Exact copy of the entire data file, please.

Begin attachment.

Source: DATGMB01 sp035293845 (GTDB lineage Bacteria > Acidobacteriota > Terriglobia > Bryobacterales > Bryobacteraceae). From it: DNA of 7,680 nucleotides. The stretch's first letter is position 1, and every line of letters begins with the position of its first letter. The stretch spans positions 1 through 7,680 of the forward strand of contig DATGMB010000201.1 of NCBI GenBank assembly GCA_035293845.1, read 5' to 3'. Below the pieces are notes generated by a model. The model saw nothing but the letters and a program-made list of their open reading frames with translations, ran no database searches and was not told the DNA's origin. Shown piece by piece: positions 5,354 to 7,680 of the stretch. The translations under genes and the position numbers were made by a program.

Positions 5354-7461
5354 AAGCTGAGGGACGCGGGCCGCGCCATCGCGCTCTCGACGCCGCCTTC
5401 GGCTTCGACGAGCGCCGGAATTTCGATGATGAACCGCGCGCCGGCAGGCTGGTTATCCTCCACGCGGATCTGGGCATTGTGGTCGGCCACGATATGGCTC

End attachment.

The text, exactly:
Source: DATGMB01 sp035293845 (GTDB lineage Bacteria > Acidobacteriota > Terriglobia > Bryobacterales > Bryobacteraceae). From it: DNA of 7,680 nucleotides. The stretch's first letter is position 1, and every line of letters begins with the position of its first letter. The stretch spans positions 1 through 7,680 of the forward strand of contig DATGMB010000201.1 of NCBI GenBank assembly GCA_035293845.1, read 5' to 3'. Below the pieces are notes generated by a model. The model saw nothing but the letters and a program-made list of their open reading frames with translations, ran no database searches and was not told the DNA's origin. Shown piece by piece: positions 5,354 to 7,680 of the stretch. The translations under genes and the position numbers were made by a program.

Positions 5354-7461
5354 AAGCTGAGGGACGCGGGCCGCGCCATCGCGCTCTCGACGCCGCCTTC
5401 GGCTTCGACGAGCGCCGGAATTTCGATGATGAACCGCGCGCCGGCAGGCTGGTTATCCTCCACGCGGATCTGGGCATTGTGGTCGGCCACGATATGGCTC